Read the story of Jephthah's daughter as I have told it to the younger children. It is a touching story. You feel the sense of duty in Jephthah and in his daughter in keeping the vow which had been made to the Lord. But did the Lord desire that children should be sacrificed to Him, as they were sacrificed by many heathen people to their gods? Read again the account of Abraham's offering of Isaac, in Gen. 22, and see what answer that story gives you.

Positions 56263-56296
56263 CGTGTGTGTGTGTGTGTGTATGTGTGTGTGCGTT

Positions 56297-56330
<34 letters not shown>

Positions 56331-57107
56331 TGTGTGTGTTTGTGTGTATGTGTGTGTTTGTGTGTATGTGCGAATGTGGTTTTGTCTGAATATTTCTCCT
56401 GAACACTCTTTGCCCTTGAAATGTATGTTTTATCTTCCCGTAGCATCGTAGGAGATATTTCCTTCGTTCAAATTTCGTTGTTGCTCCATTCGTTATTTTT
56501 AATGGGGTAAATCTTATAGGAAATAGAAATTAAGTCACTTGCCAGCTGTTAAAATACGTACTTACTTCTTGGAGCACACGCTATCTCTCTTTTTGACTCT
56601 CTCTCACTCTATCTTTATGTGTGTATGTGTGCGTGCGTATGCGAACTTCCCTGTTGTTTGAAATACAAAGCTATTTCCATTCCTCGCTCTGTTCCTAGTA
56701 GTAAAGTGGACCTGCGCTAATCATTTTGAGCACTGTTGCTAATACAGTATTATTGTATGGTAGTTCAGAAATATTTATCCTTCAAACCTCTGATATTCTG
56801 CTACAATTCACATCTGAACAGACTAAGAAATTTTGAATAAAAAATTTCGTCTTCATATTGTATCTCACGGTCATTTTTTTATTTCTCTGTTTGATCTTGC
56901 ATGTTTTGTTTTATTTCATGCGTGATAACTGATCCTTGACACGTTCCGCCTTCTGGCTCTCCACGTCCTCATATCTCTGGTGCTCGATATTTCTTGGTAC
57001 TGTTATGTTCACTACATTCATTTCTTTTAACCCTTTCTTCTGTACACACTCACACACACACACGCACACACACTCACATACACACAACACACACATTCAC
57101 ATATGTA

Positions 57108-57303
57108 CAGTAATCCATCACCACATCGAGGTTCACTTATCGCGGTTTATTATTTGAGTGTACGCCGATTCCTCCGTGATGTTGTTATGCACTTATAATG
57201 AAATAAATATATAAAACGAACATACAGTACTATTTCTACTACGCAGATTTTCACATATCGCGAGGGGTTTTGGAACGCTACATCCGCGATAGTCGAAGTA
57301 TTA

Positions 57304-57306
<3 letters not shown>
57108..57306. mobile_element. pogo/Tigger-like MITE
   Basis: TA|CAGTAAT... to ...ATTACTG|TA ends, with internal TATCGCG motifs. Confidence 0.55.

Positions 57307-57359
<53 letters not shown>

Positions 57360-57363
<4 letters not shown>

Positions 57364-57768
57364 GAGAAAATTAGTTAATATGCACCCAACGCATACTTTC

You will be interested to learn more that is told in the first part of our chapter about the reason for this war between the children of Israel living in Gilead and the people of Ammon. Have before you your map of the country east of Jordan. Gilead is the beautiful district with streams and groves along the Jordan beyond the Sea of Galilee and the Dead Sea. Mizpeh and Tob, where Jephthah lived, were probably in the northern part of Gilead. Ammon you find farther to the south and east. Notice in verse 13 the charge of the Ammonites that the children of Israel on their journey with Moses had taken away their land from the Arnon to the Jabbok, the Arnon flowing into the Dead Sea at the middle of its eastern shore, and the Jabbok flowing into the Jordan near the middle of the land of Gilead. Jephthah denied this charge and said that the children of Israel on their journey had been very careful not to disturb the land belonging to Edom or to Moab or to Ammon. They asked to go through the land of Edom, but were refused, and went around it. They left Moab and Ammon undisturbed and had no war till they met the Amorites under their king Sihon, north of the river Arnon. They took the country between the Arnon and the Jabbok, but they took it from the Amorites, not from Ammon. Jephthah accused the Ammonites of being no better than the Moabites who had tried to do Israel harm, sending for Balaam to curse them. Now Ammon was trying to rob them. Was Jephthah right, or was Ammon right, as to what Israel had done on their journey with Moses? You can learn in the book of Numbers, chapter 21. The Edomites and Moabites and Ammonites were related to the children of Israel, the Edomites being descendants of Esau, Jacob's brother, and the Moabites and Ammonites being descendants of Lot, the nephew of Abraham. For this reason the Lord commanded the children of Israel to leave them undisturbed, and they took land only from the Amorites, who were native people, not related to them. Moses solemnly reminds the people of these things in Deut. 2:1-9, 19. Was Jephthah right, or were the Ammonites right in their dispute about the land?